U.S. Schools Will Offer First-Ever AP African American Studies This Year
For the first time ever, high school students will be able to take an AP course studying African American history.
High school students at 60 schools nationwide now have the opportunity to study African American history as an Advanced Placement course. The College Board’s African American Studies class is a pilot program that will expand into additional high schools next fall. It was designed in partnership with cultural and academic institutions and includes in-depth information on the African diaspora.
The Advanced Placement course provides valuable insight into previously untaught African American contributions to society and prepares students for college. AP classes are among the most difficult courses offered to high school students, teaching them how to manage college-level work. Next year, high school students will be able to earn college credit for their AP studies in African American history. According to Time Magazine, around 35 colleges will accept these credits, including Tuskegee University and Virginia Tech.
According to the College Board, students can expect to learn key moments in over 400 years of African American history. Topics of discussion include life on the African continent, the details of slavery, and the fight for civil rights. The course also covers more recent events, such as the murder of George Floyd, the appointment of Supreme Court Justice Ketanji Brown Jackson, and our newest federal holiday, Juneteenth. The pilot AP program’s test requires students to understand intersectionality, or the way race, gender, and class overlap to create disadvantages.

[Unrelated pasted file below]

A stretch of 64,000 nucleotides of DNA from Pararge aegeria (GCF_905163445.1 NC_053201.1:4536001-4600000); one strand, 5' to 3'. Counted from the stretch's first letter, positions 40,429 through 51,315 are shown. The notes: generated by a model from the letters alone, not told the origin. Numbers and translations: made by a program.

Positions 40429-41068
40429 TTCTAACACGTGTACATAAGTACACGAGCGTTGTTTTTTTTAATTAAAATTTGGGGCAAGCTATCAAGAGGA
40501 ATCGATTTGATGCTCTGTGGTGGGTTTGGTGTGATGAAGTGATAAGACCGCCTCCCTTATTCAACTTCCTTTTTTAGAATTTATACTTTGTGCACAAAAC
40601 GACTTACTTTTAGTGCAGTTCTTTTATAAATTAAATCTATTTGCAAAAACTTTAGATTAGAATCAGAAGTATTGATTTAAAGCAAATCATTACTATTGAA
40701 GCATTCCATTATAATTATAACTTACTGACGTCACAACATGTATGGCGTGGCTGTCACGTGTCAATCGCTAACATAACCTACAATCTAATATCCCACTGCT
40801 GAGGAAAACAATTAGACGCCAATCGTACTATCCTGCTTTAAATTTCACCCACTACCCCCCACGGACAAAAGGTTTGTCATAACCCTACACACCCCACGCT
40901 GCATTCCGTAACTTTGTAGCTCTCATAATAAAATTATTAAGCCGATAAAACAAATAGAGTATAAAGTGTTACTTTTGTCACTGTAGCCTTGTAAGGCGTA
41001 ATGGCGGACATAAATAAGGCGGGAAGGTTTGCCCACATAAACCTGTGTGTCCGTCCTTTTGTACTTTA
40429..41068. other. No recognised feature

The College Board’s 40th AP course—its first since 2014—comes at a time of intense debate over how African American history should be taught in the classroom. Critical race theory (CRT) is a term that frequently surfaces in discussions about racial discrimination. Supporters see CRT as an established concept that adequately explains the reasons behind systematic racism and exclusion. Opponents view it as a tool that causes division. Some also fear that it makes non-Black students feel guilt over their race.
Notable African American history scholar Henry Louis Gates Jr. was a key contributor to the AP curriculum and endorsed its academic value. “AP African American Studies is not CRT. It’s not the 1619 Project. It is a mainstream, rigorously vetted, academic approach to a vibrant field of study, one half a century old in the American academy, and much older, of course, in historically Black colleges and universities.”
According to a Time Magazine story about CRT, at least 25 states have proposed or taken action to restrict how teachers are allowed to discuss racism. Comparatively, there were only 15 states that had passed anti-CRT legislation five months ago. Included in the controversy is the 1619 Project, a multimedia New York Times classroom program intended to reframe the way teachers present African American history. The debate over CRT has been fueled by videos like this, where a Utah teacher explicitly states that her classroom is intentionally designed for non-white students.
While the course examines the hardships of African American history, it equally celebrates the achievements of Black Americans. Musical, cinematic, artistic, and literary works are covered, highlighting the major role they and their creators have played in American culture and society. Students are encouraged to study famous Black luminaries including Thurgood Marshall and Maya Angelou. They will examine the works of Langston Hughes, Toni Morrison, Zora Neale Hurston, and other famous Black authors.